Talking Shop is an interview series where we talk to freelancers about freelancing. In this interview, we talk to Alex Magill, a designer based in London, United Kingdom.
Tell me about yourself and what type of work you do.
Alex: The easiest answer is: I’m a designer. My main focus is trying to make sense of websites for people. In addition to that, I do branding and corporate identity.
How long have you been freelancing?
I’m coming up on five years now. I worked in-house for many years and got about as far as I could with it. I took four months off, traveled around the world, and didn't know what to do when I got back. Freelancing seemed like a logical solution, and I’ve been doing it ever since.
Do you feel like you’re hitting your stride?
I do, but I say that every year. Then you work a bit longer, and feel like you’re hitting a completely new stride, then the stride you hit a year ago feels like you were just learning. I’m pretty sure that if you ask me the same question in a year’s time, I will say that I’m only just hitting my stride then.
What’s your end goal? Do you still want to be doing this in another five years?
This is something that I’ve been wondering about lately. For ages, I thought I wanted to run a design studio — grow it, hire people, all those sorts of things — and now I realize that I don’t want that.
I have so many great people I really enjoy working with, but my favorite part is bringing in my expertise when it’s needed. So, my end goal at the moment is more of what I’m doing, making it more fun, more lucrative, more valuable to me and my clients.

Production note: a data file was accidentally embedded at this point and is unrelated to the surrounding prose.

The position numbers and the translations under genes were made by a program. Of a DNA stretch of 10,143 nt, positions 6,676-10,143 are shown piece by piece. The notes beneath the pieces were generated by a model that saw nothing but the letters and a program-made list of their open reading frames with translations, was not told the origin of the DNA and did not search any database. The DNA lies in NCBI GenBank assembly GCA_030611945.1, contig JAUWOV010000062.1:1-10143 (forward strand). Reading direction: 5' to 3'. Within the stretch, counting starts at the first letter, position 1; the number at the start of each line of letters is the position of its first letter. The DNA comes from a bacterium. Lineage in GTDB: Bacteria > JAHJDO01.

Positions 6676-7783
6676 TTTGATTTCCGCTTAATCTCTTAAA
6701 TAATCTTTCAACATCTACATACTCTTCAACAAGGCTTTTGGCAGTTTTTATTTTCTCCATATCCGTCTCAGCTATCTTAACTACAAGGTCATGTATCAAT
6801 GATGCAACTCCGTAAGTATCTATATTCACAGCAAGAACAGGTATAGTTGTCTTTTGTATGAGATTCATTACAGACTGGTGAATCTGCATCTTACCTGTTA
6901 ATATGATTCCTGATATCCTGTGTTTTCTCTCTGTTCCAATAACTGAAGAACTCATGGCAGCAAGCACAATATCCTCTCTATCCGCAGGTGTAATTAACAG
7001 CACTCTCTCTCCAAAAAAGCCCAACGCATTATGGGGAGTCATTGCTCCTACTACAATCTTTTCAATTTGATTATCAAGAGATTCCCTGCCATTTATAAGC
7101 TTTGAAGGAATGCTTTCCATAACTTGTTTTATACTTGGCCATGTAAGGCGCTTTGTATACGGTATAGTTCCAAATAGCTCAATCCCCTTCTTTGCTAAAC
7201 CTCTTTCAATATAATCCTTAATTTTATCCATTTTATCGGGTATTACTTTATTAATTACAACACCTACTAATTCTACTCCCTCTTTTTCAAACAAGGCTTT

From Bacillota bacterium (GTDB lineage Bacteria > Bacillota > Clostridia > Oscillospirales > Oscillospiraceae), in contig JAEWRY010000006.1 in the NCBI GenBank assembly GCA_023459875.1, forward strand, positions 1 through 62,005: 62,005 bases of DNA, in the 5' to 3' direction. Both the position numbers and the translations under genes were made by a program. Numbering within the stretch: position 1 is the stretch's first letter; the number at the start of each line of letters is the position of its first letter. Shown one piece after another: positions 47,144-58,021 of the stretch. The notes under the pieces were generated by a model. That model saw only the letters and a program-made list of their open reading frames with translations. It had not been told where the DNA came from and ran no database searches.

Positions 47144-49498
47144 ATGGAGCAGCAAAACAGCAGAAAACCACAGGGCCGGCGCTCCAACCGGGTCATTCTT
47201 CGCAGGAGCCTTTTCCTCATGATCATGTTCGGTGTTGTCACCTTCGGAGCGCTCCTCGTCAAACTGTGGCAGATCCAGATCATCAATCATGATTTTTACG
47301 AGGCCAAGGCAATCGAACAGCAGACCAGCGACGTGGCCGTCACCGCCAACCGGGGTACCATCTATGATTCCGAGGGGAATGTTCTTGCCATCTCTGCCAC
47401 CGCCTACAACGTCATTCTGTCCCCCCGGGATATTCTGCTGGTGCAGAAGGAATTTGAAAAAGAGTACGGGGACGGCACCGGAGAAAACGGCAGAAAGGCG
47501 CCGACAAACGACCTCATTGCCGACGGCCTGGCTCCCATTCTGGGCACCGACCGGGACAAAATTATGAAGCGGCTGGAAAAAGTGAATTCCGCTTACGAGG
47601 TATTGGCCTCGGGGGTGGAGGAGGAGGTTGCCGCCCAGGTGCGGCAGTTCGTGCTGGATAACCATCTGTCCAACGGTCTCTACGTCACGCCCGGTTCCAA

Do you have a typical routine?
Yes! A lot of the joy of freelancing is that you can start your day any time you want, finish any time you want, but you can get into some really bad habit of just not starting on time. I find that impacts on my actual creativity and ability to do my job.
Now that I’ve been doing this for several years, I tend to get up at the same time, put clothes on, and then ideally go for a walk. That gives me the sense of leaving the house coming back to the house. It’s like a mini-commute. I try to keep a bit of structure to my day. At one point, I kidded myself that getting 12 hour days was really good, but, when I look back, I see that the work I produced was not always that great and, in the days that follow it, my productivity just falls through the floor.
What’s been the biggest challenge of being a freelancer?
I always thought the biggest challenge of being a freelancer would be finding the work. I’ve been really fortunate in having a really good network, so there’s always been work. It’s like the old Tarzan movies where he swings through the jungle — he grabs a vine, lets go of the vine, and there's another one there.
“My biggest struggle is taking a step back and thinking before grabbing the next vine that comes along.”
I’ve been working to be more strategic about the work I get. That, for me, is the biggest challenge to being a freelancer.
What is one of the biggest lessons you learned recently?
Charging for time is a mistake. When you charge by the hour, you and the client are constantly at odds. You’re charging for a number of hours, so you want to maximize them, while the client is being charged for that number of hours, so they want to minimize them.
When you switch away from that, suddenly you’re talking about what’s actually valuable to you both. Instead of charging for a website, you flip that conversation around. What are you trying to achieve? And what investment are you willing to put into that? We have now decoupled what you’re expecting from a specific deliverable, so we can look at the best way of achieving that.
Where do you hope to be next year?
There’s a great phrase that goes: “More better work.” I think one of my biggest hopes is that I will have more time around a project to be more thoughtful, which means planning out three, six months, a year ahead. It’s about not necessarily doing more work, but really good quality work.
You can visit Alex Magill’s website at definitionfour.com/.